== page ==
Failure to Address Challenges

PARIS — The architect who oversaw the design of the fire safety system at Notre-Dame acknowledged that officials had misjudged how quickly a flame would ignite and spread through the cathedral, resulting in a much more devastating blaze than they had anticipated.

The system was based on the assumption that if the cathedral ever caught fire, the ancient oak timbers in the attic would burn slowly, leaving ample time to fight the flames, said Benjamin Mouton, the architect who oversaw the fire protections.

Unlike at sensitive sites in the United States, the fire alarms in Notre-Dame did not notify fire dispatchers right away. Instead, a guard at the cathedral first had to climb a steep set of stairs to the attic — a trip Mr. Mouton said would take a “fit” person six minutes.

Only after a blaze was discovered could the fire department be notified and deployed. That means even a flawless response had a built-in delay of about 20 minutes — from the moment the alarm sounded until firefighters could arrive and climb to the attic with hundreds of pounds of hoses and equipment to begin battling a fire. ...
“I was stunned by the speed with which the oak in Notre-Dame burned,” Mr. Mouton said. “Oak that old can’t burn like a match. It’s absolutely incomprehensible.”
But fire safety experts said that Mr. Mouton and his team underestimated the risk — and that the fire response they designed was far too slow to fight a blaze in time.

“It doesn’t make any sense,” said Jonathan Barnett, a fire safety authority at Basic Expert in Australia. ;:“Twenty minutes is a huge delay before you get people involved. Once that heavy timber starts to burn, you can’t put it out. So I have no idea why they built in this delay.”
François Chatillon, a senior architect involved in numerous restorations of France’s historic monuments, also stressed that the intense fire risk in the oak timbers underneath Notre-Dame’s lead roof was well known. ...
For him the surprise was not that Notre-Dame burned this week, but “that it didn’t burn before.” ...
Still, fire experts said that two of the top officials on the project, Mr. Mouton and a former firefighter, Lt. Col. Régis Prunet, appeared to have miscalculated what was needed to protect such an unusual, complex and irreplaceable building from a fire.

Scientists consulted by The New York Times said fire dynamics indicated that, while the dense timbers may take time to burn completely, a fire would naturally race across the original timbers at Notre-Dame. It was a mistake to assume otherwise, they said. ...
There was no proper fire protection plan in place, not even a plan to evacuate tourists or worshipers in case of a blaze, Mr. Prunet said in a separate interview. It was a miracle that nothing had happened before, he said.... ...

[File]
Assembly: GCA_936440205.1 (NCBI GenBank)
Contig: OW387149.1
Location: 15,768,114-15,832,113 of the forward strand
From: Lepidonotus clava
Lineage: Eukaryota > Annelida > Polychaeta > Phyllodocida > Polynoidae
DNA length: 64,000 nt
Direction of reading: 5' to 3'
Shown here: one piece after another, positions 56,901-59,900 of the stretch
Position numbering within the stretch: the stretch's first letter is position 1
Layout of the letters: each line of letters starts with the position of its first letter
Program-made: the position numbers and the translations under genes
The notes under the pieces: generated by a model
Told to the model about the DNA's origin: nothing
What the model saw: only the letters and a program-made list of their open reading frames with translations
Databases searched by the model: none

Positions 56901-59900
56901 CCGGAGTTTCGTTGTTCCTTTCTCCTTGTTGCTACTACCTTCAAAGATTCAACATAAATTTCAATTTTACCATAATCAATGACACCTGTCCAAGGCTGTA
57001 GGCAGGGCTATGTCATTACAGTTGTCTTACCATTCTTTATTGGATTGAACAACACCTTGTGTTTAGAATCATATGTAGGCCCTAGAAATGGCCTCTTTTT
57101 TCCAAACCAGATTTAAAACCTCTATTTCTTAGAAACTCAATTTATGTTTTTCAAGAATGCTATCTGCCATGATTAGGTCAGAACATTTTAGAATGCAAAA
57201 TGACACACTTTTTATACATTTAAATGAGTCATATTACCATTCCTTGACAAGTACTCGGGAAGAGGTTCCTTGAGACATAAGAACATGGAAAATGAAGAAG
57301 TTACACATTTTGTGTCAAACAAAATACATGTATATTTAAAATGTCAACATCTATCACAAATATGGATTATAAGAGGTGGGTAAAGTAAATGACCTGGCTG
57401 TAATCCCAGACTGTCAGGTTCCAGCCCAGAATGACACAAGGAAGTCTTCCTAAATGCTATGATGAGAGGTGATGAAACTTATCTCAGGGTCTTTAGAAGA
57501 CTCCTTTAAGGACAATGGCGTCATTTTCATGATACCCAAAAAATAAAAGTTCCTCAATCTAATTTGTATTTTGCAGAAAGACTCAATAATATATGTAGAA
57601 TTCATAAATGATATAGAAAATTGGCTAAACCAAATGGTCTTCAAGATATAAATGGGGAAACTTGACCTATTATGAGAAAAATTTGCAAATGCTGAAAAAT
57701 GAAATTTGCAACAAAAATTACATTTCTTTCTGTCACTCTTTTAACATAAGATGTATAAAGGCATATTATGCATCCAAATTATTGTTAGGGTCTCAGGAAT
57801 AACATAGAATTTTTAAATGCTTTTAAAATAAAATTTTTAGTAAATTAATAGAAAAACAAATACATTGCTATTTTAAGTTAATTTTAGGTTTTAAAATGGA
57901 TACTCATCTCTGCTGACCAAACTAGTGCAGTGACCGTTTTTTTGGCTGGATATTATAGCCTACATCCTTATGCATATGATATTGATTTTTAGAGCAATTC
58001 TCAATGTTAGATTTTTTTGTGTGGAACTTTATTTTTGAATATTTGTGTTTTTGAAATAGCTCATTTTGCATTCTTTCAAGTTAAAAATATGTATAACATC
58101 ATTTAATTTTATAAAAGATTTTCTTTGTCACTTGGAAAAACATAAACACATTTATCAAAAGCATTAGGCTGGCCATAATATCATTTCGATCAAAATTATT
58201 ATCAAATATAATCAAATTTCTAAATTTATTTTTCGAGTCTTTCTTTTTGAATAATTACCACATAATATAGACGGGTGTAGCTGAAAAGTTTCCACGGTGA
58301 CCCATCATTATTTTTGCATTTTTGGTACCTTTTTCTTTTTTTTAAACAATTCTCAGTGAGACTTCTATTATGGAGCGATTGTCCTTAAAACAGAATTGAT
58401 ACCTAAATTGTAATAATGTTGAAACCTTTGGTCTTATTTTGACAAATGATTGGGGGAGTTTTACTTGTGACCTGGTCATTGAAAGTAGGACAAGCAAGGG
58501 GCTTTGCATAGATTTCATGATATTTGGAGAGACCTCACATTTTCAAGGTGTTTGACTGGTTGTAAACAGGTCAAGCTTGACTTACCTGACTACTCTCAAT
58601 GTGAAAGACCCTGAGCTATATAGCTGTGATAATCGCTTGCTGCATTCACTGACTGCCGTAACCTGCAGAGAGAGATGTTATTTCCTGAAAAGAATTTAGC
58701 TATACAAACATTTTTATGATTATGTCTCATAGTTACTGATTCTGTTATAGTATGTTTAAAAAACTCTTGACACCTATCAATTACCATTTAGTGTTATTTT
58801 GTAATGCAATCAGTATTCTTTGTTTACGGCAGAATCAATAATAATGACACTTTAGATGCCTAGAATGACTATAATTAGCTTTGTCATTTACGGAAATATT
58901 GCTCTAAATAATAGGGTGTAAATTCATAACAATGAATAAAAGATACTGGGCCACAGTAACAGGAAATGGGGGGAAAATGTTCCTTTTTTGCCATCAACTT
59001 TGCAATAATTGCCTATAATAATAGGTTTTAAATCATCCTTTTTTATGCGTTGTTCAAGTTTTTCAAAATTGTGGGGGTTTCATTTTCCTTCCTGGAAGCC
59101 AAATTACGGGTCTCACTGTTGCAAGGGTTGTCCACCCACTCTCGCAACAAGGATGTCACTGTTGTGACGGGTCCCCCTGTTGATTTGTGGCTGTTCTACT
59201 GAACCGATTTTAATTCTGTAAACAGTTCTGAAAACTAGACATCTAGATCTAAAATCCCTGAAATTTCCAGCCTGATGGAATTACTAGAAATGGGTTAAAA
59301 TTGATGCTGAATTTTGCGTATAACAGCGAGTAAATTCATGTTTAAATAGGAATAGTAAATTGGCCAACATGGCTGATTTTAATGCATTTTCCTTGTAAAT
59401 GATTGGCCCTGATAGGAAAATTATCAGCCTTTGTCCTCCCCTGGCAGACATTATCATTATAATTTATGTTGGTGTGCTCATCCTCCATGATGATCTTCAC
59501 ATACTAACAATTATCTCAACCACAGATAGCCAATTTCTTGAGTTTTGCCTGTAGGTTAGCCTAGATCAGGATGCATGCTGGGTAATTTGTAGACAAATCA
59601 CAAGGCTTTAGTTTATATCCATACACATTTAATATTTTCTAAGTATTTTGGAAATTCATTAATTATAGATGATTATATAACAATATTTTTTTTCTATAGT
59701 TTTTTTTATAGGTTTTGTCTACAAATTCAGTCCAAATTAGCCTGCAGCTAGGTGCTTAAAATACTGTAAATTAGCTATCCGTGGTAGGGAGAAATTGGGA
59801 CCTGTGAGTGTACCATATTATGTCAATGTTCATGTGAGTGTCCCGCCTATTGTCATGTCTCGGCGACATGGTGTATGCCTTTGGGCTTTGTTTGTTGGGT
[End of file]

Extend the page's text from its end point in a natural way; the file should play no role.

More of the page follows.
Mr. Mouton said he performed a trial of the time it took for a guard to investigate an alert, racing one of his guards to the top of the attic.

‘‘It does take a certain amount of time, including for someone who is very fit,” he said. “That solution seemed reasonable to me, considering that it’s old oak and doesn’t burn like that.”
Beyond that assumption, the alert system appears to have been flawed, too, beginning with the response to the first alarm at 6:20 p.m.
The guard, seeing no obvious fire, gave the all-clear and came down.

But when an alarm goes off, it is imperative to identify which alarm it was — and why — including whether a malfunction or an insect crawled into the apparatus, said Glenn Corbett, an associate professor of fire science at John Jay College of Criminal Justice in New York City.

“There wasn’t an adequate investigation of that first alarm,” Mr. Corbett said. “That was probably the biggest mistake they made.”

At that point, presumably, a smoldering fire somewhere in the attic had begun to spread.... ...
Fire safety experts struggled to understand how Mr. Mouton came to believe that fire would spread slowly in old hardwood.

Mr. Corbett said that in long-discredited lore, fires in heavy timber buildings dating to the 19th century were sometimes referred to as “slow burning.”''

Mr. Barnett, the Australian expert, underscored that the time it takes a fire to burn a piece of thick timber completely is entirely different from calculating how quickly a fire will spread. ...
“We could have avoided all this with a modern detection system,” said Guillaume Poitrinal....
Fire alarms in France never automatically alert the fire department, a spokesman for the Paris Fire Brigade confirmed.
- Katrin Bennhold and James Glanz, Notre-Dame’s Safety Planners Underestimated the Risk, With Devastating Results, NYT, April 19, 2019

To the Editor:
Re “Pilots Followed Boeing Checklist Before Crashing” (front page, April 5):
Sensor failure is one of the most common causes of accidents. In the power and chemical industries, the following control strategy has reduced the number of such accidents a hundredfold.

For all critical measurements, we use three sensors employing different principles for their operation, and whenever the reading of one disagrees with the other two, it is disabled, while the system continues operation using the average reading of the remaining two detectors.

Whenever this occurs, the operator is alerted, and the computer automatically releases the system for human override.

Béla Lipták
Stamford, Conn.
The writer is the editor of the Instrument and Automation Engineers’ Handbook.
- The Mechanics of Averting an Air Crash, NYT, April 10, 2019

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